If O’Connell represented a non-violent democratic tradition within Irish nationalism that strand was eclipsed by more revolutionary tendencies as the nineteenth century progressed. [. . .]. Significantly, the novel’s epilogue is dated ‘Easter Saturday, 1916’ (Mathews, 2005: 259).

Redemption Falls could be interpreted as filling in the gap suggested by the shift from the main action of Star (set in 1847) to its epilogue (set in 1916), a meditation on the ‘more revolutionary tendencies’ of the Young Irelanders and, indeed, the Fenians that succeeded O’Connell. I read the episode differently, the encounter between the two ships representing, for me, a reminder to readers ‘of the short-lived coalition between the leaders of the Irish national struggle and prominent American abolitionists’ (Moynihan, 2008: 55). In fact, the two analyses are complementary, as Frederick Douglass recognized at the time:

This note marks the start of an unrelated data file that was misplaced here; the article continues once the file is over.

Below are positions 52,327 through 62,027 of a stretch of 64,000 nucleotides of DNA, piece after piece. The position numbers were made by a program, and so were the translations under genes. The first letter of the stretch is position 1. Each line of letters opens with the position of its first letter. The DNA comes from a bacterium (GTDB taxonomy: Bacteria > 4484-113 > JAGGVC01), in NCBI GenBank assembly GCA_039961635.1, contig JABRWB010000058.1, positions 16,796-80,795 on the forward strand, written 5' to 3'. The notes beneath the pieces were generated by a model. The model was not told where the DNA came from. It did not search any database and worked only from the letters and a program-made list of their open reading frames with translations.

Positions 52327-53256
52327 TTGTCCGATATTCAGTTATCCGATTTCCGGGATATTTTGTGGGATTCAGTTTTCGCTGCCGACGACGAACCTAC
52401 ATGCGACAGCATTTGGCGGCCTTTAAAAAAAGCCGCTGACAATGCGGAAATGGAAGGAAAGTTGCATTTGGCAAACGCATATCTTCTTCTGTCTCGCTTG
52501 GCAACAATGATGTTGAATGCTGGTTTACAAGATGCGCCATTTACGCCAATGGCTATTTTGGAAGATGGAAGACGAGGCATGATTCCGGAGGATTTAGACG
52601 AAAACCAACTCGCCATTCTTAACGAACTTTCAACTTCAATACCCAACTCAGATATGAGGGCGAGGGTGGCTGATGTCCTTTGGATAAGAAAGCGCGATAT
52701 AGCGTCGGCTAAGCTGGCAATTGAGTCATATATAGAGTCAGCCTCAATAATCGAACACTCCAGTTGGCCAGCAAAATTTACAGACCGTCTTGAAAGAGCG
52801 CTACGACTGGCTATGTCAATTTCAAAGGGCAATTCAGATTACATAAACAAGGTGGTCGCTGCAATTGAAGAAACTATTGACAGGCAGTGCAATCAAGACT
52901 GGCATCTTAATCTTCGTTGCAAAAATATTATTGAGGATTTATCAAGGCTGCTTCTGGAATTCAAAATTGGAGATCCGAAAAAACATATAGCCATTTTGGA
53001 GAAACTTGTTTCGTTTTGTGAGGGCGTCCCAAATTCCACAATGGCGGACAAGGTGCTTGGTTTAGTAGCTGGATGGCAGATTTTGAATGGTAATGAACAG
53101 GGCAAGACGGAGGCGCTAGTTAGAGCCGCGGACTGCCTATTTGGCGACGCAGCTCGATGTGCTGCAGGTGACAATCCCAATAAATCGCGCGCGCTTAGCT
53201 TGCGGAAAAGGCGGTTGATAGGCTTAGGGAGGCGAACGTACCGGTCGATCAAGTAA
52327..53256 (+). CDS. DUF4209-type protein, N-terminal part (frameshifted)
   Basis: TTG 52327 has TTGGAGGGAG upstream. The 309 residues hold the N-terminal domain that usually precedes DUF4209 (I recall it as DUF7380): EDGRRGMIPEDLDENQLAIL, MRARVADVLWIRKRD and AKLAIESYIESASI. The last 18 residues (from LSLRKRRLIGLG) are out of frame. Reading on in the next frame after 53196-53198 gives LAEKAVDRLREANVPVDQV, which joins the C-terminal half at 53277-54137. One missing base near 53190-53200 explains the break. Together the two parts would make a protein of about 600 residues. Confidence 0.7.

It was not long after my seeing Mr. O’Connell that his health broke down, and his career ended in death. I felt that a great champion of freedom had fallen, and that the cause of the American slave, not less than the cause of his country, had met with a great loss. All the more was this felt when I saw the kind of men who came to the front when the voice of O’Connell’s was no longer heard in Ireland. He was succeeded by the Duffys, Mitchells [sic], Meaghers, and others, - men who loved liberty for themselves and for their country, but were utterly destitute of sympathy with the cause of liberty in countries other than their own (Gates, 1994: 683).

Coleman Hutchison shows that at any number of moments ‘the American Civil War threatened to become an international conflict, one into which Mexico, Germany, France, Britain, and others might well have been drawn’ (Hutchison, 2007: 435). In Redemption Falls, O’Keeffe drifts between the Irish national conflict, the American Civil War, and back to the Irish national conflict. In a (final) letter to his mother in 1862, one of O’Keeffe’s soldiers writes: